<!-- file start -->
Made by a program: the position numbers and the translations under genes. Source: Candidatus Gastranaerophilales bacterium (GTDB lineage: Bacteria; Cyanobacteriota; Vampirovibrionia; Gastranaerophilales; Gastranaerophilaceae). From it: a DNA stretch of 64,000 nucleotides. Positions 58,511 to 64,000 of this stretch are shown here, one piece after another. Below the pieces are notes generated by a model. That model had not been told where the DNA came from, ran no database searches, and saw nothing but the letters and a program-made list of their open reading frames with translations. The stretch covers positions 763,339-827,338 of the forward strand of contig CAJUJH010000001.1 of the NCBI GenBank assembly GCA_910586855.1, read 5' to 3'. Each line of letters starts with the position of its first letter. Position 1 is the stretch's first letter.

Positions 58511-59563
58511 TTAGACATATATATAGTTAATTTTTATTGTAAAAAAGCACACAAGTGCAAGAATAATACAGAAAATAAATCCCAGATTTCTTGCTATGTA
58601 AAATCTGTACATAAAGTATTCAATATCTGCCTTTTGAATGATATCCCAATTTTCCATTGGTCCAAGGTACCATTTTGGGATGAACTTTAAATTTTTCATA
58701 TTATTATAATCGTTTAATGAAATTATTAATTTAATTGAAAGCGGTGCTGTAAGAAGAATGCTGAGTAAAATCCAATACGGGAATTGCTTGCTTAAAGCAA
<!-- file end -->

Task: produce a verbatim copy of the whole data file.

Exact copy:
Made by a program: the position numbers and the translations under genes. Source: Candidatus Gastranaerophilales bacterium (GTDB lineage: Bacteria; Cyanobacteriota; Vampirovibrionia; Gastranaerophilales; Gastranaerophilaceae). From it: a DNA stretch of 64,000 nucleotides. Positions 58,511 to 64,000 of this stretch are shown here, one piece after another. Below the pieces are notes generated by a model. That model had not been told where the DNA came from, ran no database searches, and saw nothing but the letters and a program-made list of their open reading frames with translations. The stretch covers positions 763,339-827,338 of the forward strand of contig CAJUJH010000001.1 of the NCBI GenBank assembly GCA_910586855.1, read 5' to 3'. Each line of letters starts with the position of its first letter. Position 1 is the stretch's first letter.

Positions 58511-59563
58511 TTAGACATATATATAGTTAATTTTTATTGTAAAAAAGCACACAAGTGCAAGAATAATACAGAAAATAAATCCCAGATTTCTTGCTATGTA
58601 AAATCTGTACATAAAGTATTCAATATCTGCCTTTTGAATGATATCCCAATTTTCCATTGGTCCAAGGTACCATTTTGGGATGAACTTTAAATTTTTCATA
58701 TTATTATAATCGTTTAATGAAATTATTAATTTAATTGAAAGCGGTGCTGTAAGAAGAATGCTGAGTAAAATCCAATACGGGAATTGCTTGCTTAAAGCAA